“Only upon the cross does one die with hands stretched out.” –Athanasius the Great
10 The name of the LORD is a strong tower; the righteous run into it and are safe.
The opening quote is from a book entitled, “On the Incarnation,” page 76. The interesting thing is how old it is:
Athanasius’s two-part work of apologetics, Against the Heathen and The Incarnation of the Word of God, completed about 335, was the first great classic of developed Greek Orthodox theology. In Athanasius’s system, the Son of God, the eternal Word through whom God made the world, entered the world in human form to lead men back to the harmony from which they had fallen away. Athanasius reacted vigorously against Arianism, for which the Son was a lesser being, and welcomed the definition of the Son formulated at the Council of Nicaea in 325: “consubstantial [same in nature] with the Father.” Biography
Athanasius goes on to say, “Therefore it was fitting for the Lord to endure this, and to stretch out his hands, that with the one he might draw the ancient people and with the other those from the Gentiles, and join both together in himself.” The “ancient people” is most likely a reference to the Jews, and his statement is confirmed in Ephesians 2:14-16,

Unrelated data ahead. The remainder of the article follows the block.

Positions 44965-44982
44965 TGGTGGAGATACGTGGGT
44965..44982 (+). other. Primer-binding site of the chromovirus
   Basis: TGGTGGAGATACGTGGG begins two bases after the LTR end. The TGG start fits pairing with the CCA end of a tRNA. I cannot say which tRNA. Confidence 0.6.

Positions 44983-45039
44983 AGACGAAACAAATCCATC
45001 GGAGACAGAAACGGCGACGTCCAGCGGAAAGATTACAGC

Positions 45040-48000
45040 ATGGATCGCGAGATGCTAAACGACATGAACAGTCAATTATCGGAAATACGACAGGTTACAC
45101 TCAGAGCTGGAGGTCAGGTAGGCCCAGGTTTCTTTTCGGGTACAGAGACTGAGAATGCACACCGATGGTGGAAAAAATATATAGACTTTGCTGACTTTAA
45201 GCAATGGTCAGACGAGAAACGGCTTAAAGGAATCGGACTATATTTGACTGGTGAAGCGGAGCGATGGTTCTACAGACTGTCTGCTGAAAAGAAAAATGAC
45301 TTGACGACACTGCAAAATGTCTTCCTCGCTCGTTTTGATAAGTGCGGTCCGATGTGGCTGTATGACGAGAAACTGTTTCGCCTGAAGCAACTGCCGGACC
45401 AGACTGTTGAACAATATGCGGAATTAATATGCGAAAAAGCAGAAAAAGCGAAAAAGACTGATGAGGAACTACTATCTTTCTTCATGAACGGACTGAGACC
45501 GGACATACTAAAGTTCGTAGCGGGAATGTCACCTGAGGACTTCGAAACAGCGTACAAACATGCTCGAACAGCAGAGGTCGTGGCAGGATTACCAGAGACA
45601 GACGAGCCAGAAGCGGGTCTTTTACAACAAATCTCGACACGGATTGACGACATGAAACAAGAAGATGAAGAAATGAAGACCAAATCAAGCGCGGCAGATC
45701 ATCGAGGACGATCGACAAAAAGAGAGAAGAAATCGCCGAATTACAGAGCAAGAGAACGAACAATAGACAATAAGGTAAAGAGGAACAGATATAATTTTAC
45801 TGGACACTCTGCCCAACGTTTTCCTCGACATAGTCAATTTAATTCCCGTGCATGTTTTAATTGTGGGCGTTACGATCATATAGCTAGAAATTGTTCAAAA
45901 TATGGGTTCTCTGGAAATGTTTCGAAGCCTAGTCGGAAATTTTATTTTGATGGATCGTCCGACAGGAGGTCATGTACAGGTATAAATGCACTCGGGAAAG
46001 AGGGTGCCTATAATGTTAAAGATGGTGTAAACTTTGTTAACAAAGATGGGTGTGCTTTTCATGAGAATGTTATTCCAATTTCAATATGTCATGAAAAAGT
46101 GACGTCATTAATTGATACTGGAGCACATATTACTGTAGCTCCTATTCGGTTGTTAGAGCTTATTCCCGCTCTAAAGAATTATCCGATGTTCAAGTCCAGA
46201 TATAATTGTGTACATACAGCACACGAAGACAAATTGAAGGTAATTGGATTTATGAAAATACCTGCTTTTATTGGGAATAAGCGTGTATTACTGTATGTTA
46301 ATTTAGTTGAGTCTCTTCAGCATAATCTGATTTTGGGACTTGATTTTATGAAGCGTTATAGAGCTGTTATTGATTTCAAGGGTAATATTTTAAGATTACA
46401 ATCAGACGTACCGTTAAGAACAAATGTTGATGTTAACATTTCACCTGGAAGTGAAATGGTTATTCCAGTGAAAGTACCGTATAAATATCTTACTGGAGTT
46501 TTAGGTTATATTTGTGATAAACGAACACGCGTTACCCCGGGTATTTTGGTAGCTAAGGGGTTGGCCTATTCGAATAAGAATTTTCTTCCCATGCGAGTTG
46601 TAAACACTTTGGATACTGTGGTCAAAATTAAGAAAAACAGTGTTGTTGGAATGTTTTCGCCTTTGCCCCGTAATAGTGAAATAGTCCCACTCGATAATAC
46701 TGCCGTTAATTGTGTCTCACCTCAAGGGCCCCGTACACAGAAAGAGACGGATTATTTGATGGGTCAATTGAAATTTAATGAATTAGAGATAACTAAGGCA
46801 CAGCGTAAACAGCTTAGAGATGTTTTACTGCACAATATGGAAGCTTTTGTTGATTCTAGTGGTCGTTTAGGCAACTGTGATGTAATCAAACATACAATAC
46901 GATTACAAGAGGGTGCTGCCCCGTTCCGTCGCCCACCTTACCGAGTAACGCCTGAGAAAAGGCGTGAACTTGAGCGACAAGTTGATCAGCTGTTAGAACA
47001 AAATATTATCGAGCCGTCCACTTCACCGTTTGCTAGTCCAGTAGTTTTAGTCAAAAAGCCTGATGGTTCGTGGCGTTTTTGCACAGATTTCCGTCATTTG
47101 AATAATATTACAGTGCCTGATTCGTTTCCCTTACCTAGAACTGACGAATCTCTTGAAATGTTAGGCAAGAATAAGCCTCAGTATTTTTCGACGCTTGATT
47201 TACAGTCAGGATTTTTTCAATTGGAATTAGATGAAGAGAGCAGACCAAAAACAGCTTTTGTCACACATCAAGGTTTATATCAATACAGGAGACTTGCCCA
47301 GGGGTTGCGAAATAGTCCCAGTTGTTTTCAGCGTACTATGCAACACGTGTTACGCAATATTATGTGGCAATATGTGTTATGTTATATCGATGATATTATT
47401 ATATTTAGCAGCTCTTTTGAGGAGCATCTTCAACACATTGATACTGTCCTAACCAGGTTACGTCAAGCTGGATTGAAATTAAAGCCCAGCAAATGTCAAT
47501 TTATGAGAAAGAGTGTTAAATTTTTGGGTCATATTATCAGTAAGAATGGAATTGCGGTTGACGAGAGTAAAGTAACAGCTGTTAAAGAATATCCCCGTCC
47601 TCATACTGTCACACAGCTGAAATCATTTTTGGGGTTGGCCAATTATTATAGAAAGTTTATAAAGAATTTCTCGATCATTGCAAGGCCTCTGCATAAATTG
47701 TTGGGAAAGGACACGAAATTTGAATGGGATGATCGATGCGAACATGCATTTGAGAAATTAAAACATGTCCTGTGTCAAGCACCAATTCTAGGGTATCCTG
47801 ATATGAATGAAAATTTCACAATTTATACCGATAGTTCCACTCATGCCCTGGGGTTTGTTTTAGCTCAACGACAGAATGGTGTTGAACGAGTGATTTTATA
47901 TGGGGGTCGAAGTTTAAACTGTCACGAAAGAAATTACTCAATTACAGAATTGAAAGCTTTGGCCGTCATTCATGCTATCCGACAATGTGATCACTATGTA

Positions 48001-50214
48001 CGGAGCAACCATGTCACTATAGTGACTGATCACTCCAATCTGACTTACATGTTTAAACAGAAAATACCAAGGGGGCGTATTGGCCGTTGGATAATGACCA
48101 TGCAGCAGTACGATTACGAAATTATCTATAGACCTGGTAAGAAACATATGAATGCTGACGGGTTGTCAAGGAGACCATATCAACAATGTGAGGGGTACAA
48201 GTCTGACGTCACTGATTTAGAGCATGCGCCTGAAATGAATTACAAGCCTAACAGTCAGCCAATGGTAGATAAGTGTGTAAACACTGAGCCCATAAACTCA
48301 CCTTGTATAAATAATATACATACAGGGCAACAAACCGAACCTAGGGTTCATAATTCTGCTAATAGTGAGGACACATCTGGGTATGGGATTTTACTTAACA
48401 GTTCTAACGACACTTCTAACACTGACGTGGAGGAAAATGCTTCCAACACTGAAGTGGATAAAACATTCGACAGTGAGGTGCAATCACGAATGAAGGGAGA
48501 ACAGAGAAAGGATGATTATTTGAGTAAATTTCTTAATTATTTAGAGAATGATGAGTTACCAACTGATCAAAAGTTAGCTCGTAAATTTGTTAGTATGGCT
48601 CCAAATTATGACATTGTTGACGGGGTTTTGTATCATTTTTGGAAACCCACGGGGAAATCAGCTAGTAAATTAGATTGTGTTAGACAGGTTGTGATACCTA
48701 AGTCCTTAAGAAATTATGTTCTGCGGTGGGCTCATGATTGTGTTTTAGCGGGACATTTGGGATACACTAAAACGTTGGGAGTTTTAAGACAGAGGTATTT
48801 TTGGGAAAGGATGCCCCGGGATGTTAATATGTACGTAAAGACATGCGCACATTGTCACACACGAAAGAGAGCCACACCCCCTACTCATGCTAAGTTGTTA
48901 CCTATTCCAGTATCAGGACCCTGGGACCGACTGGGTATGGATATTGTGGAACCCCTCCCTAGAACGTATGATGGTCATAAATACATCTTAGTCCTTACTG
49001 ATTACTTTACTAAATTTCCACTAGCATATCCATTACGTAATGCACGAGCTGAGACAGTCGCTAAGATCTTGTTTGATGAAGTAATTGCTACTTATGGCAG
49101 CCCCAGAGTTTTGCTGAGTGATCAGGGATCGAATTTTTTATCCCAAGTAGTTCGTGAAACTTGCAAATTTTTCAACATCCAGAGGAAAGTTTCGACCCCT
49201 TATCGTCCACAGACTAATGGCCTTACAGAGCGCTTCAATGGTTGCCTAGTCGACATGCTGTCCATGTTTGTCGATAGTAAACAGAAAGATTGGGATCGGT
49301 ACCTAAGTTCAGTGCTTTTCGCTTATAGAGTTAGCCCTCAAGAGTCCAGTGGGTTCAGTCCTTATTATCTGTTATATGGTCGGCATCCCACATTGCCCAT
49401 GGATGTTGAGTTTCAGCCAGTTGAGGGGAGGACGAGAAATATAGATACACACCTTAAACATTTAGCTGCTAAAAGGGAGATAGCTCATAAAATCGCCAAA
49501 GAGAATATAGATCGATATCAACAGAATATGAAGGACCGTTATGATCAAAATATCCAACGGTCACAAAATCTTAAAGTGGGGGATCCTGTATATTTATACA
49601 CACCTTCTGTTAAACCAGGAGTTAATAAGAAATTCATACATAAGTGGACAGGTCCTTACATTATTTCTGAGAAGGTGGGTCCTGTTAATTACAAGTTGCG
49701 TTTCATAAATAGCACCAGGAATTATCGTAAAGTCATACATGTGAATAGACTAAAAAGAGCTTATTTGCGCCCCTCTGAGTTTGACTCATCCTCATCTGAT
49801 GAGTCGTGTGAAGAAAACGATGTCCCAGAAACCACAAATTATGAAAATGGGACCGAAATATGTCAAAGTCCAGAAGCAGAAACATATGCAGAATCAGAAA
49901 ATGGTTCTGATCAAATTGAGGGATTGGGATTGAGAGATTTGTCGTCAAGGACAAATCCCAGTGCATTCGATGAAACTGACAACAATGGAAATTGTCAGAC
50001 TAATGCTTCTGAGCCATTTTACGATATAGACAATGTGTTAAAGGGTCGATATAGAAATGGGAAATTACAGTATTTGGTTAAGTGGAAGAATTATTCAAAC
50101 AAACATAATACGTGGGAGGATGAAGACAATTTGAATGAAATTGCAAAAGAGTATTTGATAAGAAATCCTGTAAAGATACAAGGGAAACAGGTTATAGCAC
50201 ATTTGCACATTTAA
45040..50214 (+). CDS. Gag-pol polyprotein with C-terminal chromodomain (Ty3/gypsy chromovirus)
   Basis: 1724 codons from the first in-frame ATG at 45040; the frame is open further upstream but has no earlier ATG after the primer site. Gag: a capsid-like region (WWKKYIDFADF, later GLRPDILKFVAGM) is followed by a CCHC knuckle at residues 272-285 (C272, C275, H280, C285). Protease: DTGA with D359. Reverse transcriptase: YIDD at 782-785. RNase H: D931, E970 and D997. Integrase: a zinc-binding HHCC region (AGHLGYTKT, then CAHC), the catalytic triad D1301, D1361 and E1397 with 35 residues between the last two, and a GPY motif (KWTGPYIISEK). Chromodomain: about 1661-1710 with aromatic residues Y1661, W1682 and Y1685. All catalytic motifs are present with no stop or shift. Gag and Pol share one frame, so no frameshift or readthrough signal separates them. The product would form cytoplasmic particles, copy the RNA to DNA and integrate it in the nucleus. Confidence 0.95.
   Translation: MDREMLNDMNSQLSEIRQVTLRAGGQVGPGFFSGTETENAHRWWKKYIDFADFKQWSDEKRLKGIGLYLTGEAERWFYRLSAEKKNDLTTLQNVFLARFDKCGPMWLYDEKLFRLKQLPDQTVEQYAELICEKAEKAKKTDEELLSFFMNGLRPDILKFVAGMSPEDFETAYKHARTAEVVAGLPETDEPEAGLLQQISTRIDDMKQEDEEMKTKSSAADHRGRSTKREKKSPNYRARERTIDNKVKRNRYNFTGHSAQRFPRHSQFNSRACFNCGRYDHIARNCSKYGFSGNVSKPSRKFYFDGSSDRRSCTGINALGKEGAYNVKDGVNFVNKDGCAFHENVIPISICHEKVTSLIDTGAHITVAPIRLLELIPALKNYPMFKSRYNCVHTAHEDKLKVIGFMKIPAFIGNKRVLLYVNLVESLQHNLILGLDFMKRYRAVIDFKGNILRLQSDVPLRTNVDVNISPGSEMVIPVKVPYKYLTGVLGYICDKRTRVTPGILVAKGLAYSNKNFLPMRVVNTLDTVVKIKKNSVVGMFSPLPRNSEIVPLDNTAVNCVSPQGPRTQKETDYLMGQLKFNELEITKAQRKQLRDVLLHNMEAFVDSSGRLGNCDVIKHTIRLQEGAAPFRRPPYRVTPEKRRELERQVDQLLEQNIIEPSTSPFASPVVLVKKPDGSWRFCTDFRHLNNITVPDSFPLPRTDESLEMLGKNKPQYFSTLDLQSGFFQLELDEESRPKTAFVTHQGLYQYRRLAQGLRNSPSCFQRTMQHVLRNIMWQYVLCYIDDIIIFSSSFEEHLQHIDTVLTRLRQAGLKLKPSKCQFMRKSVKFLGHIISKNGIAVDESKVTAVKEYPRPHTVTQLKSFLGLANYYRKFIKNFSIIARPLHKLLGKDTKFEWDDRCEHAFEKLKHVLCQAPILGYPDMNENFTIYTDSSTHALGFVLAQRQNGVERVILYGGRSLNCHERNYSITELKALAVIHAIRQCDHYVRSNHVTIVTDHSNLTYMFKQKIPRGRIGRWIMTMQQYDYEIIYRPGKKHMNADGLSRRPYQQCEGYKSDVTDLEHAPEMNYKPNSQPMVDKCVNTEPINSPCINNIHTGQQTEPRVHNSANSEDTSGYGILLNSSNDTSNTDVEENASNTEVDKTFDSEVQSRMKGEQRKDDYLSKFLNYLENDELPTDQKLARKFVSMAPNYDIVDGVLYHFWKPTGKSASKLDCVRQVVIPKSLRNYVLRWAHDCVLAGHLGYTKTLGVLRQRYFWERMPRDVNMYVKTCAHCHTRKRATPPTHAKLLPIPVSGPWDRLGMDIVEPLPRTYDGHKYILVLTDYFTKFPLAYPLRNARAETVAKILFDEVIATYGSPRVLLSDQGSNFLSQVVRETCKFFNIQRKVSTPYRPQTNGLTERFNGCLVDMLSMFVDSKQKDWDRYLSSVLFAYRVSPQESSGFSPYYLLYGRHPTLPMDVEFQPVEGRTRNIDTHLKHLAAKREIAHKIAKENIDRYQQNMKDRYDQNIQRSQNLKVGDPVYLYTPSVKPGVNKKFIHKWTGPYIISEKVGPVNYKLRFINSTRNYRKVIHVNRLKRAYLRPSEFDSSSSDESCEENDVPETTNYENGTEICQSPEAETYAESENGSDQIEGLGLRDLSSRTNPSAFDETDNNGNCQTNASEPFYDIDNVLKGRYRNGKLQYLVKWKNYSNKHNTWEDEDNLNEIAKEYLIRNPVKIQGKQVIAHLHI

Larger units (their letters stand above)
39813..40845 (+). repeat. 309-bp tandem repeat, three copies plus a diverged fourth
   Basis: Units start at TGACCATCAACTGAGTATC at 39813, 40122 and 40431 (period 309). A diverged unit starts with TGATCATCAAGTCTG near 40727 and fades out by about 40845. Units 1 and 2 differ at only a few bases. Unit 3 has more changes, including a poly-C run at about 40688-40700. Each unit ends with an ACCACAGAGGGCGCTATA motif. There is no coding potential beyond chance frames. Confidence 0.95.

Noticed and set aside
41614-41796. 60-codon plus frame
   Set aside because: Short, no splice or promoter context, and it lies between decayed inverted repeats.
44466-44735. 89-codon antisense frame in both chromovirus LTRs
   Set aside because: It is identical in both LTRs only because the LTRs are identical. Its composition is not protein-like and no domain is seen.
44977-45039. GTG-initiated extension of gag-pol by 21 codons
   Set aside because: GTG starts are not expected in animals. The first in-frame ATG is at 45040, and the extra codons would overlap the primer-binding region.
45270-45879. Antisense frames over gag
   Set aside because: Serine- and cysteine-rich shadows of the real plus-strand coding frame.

14 For he himself is our peace, who has made the two groups one and has destroyed the barrier, the dividing wall of hostility, 15 by setting aside in his flesh the law with its commands and regulations. His purpose was to create in himself one new humanity out of the two, thus making peace, 16 and in one body to reconcile both of them to God through the cross, by which he put to death their hostility.
Athanasius continues, “This he himself said when he indicated by what manner of death he was going to redeem all, ‘When I am lifted up, I shall draw all to myself’ (John 12:32).” In the drawing of all people to Himself, Jesus was including Jew and Greek, slave and free, male and female (Galatians 3:28).
As for reading such an old book, C.S. Lewis said, “It is a good rule, after reading a new book, never to allow yourself another new one till you have read an old one in between. If that is too much for you, you should at least read one old one to every three new ones.” By reading what the early Christian leaders believed, we can bypass many of the pitfalls of changing cultures and the quicksand of Western thinking*.
Abba, may You continue to introduce me to early Christians whom I shall meet someday in Your kingdom. I look forward to hearing their stories and learning from them even as I do today through their writings. Thank You for such a treasure trove of faith. Amen.
*(T)he Western style of thought is characterized as embodying the value of ”individual distinctiveness” or ”independence,” while the Eastern style of thought embodies the value of ”harmonious social relations” or ”interdependence.” NYTimes